Crime & Courts

Federal trial begins for Eagle River nurse practitioner charged with deadly opioid over-prescribing

The federal criminal trial of a former Eagle River nurse practitioner charged with supplying vast quantities of opioids that resulted in the overdose deaths of several of her patients started Monday in Anchorage.

Jessica Spayd, 51, is charged with seven counts of “distribution and dispensing of a controlled substance resulting in death” and one count of “maintaining drug involved premises” at her former Eagle River Wellness pain clinic.

Spayd was originally charged in October 2019. The trial has been delayed for years due to the coronavirus pandemic. Records show Spayd surrendered her nurse practitioner license to state authorities in 2020.

She faces 20 years to life in federal prison if convicted, according to the U.S. Attorney’s Office.

Her case represents something not often seen in Alaska courts, especially at the federal level: Criminal prosecution of a medical provider for contributing to Alaska’s opioid crisis. Even rarer is that the case is being heard by a jury. Less than 2% of federal defendants go to trial, according to the Pew Research Center.

Prosecutors contend Spayd moved a staggering amount of highly addictive and dangerous prescription opioids to her patients over a roughly five-year period: In all, she prescribed about 4.4 million pills, assistant U.S. attorney Ryan Tansey told the jury in opening arguments Monday.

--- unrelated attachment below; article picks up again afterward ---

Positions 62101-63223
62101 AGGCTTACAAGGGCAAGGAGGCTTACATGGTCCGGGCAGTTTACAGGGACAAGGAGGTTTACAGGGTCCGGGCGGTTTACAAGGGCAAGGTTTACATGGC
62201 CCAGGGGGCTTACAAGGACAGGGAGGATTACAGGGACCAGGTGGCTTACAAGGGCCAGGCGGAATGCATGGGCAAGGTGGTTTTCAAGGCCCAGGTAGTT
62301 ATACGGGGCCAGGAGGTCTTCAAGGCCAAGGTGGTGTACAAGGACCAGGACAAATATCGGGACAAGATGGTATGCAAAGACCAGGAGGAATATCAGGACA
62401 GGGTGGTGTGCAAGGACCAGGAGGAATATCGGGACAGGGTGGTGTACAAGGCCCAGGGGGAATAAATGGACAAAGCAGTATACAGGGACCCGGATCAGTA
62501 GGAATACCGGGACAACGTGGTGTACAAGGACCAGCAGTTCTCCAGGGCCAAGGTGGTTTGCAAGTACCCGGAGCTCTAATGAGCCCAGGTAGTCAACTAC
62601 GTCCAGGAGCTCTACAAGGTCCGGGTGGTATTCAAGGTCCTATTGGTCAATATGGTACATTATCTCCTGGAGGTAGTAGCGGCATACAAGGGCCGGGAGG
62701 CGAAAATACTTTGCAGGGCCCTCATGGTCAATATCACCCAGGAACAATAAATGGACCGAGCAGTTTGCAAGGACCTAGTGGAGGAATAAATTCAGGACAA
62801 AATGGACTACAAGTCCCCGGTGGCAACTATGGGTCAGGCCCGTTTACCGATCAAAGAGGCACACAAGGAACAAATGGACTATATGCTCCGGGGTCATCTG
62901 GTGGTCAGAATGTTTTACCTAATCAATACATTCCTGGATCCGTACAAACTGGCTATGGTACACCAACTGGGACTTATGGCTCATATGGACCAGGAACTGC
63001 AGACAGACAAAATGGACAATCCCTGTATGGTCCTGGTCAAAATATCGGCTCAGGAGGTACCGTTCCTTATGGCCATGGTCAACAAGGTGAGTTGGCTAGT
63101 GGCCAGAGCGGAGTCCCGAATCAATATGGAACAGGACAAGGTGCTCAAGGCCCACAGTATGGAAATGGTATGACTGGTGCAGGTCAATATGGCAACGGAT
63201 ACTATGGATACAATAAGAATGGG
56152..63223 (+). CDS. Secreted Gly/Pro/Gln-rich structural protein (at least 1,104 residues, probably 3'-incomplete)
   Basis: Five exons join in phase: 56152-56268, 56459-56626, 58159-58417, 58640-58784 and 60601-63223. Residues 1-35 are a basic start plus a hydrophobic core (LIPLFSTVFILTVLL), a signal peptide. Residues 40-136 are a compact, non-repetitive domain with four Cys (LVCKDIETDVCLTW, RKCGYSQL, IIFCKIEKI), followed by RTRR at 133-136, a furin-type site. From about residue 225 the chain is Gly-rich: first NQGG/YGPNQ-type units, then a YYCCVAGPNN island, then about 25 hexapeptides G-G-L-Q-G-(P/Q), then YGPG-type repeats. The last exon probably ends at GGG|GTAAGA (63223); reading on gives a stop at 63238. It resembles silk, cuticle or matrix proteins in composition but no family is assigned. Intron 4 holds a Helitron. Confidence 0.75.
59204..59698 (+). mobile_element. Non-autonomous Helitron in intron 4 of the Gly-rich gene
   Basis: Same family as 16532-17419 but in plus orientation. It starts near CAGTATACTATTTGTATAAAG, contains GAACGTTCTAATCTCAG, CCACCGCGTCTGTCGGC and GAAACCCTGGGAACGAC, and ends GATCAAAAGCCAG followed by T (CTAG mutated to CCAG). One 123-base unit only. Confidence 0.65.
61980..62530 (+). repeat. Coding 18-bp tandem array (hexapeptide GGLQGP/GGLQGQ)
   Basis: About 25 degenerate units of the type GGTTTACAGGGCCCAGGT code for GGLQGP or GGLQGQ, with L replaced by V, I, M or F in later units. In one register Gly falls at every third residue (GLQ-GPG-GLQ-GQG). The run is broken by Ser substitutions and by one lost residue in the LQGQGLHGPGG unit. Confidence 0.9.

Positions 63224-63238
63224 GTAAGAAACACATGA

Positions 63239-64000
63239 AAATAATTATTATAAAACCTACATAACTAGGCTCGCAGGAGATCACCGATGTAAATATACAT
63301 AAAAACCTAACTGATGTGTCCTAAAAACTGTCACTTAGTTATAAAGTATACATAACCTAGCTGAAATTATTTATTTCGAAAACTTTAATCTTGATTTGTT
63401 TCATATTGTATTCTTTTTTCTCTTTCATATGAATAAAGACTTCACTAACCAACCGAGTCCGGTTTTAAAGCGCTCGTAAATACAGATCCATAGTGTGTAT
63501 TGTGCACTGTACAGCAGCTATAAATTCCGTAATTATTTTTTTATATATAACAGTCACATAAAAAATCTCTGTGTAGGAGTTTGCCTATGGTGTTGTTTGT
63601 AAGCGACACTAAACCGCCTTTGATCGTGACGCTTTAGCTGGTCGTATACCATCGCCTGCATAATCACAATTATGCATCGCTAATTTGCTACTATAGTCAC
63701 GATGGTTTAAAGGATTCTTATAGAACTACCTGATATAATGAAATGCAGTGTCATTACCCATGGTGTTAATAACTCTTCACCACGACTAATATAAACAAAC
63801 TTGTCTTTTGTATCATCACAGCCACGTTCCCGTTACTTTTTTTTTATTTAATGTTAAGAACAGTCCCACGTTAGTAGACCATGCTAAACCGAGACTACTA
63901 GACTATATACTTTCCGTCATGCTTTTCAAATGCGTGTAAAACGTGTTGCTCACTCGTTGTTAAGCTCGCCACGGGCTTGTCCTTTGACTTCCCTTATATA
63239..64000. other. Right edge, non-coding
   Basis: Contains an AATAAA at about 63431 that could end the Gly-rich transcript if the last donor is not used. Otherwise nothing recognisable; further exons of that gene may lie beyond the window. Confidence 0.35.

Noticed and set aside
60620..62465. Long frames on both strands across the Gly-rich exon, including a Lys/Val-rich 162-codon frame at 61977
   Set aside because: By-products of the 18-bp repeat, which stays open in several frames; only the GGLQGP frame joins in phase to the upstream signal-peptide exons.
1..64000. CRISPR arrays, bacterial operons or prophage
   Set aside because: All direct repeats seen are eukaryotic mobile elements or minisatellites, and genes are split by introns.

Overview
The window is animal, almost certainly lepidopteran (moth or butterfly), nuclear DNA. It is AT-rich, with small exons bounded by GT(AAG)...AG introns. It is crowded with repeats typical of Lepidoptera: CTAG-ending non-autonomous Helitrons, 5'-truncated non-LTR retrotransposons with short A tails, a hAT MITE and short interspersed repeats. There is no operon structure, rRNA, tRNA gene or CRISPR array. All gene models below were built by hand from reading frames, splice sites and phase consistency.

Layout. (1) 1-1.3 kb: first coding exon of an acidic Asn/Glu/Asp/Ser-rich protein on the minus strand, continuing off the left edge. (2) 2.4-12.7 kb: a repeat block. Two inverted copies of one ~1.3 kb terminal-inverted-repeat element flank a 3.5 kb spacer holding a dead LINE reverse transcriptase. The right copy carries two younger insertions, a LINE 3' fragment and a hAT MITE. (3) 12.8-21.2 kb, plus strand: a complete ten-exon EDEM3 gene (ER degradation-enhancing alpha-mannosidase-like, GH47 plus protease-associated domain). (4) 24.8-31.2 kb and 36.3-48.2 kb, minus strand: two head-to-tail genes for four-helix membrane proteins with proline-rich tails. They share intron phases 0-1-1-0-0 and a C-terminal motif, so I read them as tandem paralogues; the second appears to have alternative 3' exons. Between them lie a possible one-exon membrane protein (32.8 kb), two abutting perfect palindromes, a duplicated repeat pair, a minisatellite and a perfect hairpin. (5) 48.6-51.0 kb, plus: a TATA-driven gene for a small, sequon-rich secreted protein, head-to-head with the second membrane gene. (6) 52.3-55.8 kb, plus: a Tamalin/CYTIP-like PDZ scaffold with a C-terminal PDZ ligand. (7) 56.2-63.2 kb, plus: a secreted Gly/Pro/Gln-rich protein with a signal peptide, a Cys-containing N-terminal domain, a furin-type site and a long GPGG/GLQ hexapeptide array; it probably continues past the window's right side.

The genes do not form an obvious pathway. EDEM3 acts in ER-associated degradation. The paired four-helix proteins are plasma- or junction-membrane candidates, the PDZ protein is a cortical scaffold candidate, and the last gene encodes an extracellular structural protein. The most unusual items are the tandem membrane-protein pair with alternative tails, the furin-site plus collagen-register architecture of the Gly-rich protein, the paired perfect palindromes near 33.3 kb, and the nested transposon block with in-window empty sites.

Spayd “abandoned her oath to do no harm and used her medical license to feed addictions and make money,” Tansey told the jury.


Those millions of pills had deadly consequences, the prosecutors say. Tansey projected the names and faces of five Alaskans he said died from overdosing on pills Spayd prescribed: Ellen Kubiak, Loren Dirks, Betty Stonefield, Kathleen Butcher and Julianne LeBoeuf. None had terminal cancer, Tansey said. None were in hospice.

Prosecutors assert that Spayd failed to do physical exams or tests or otherwise medically justify the opioids she offered patients. One woman was prescribed 1,500 fentanyl lollipops for headaches, Tansey said.

At one point, pharmacists at major pharmacies around Alaska quit filling prescriptions written by Spayd and one tipped the Drug Enforcement Administration, launching an investigation.

Spayd’s defense attorney, Steven Wells, said the case was not about medical malpractice. Instead, he contended in Monday’s opening argument, it hinges on intent. The question, he said, was what Spayd was thinking.

Spayd, he said, attracted a difficult clientele of people with severe and legitimate pain issues. Wells promised evidence that she had been trying to taper patients off opioids, and that she’d rejected patients who came to her seeking drugs, and that her job was a “balancing act” of trying to help patients in pain.

Spayd “may not have been perfect, but she cared,” he said. “She did what she did because she thought it was best for her patients.”

The trial is expected to last for several weeks.

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Michelle Theriault Boots

Michelle Theriault Boots is a longtime reporter for the Anchorage Daily News. She focuses on in-depth stories about the intersection of public policy and Alaskans' lives. Before joining the ADN in 2012, she worked at daily newspapers up and down the West Coast and earned a master's degree from the University of Oregon.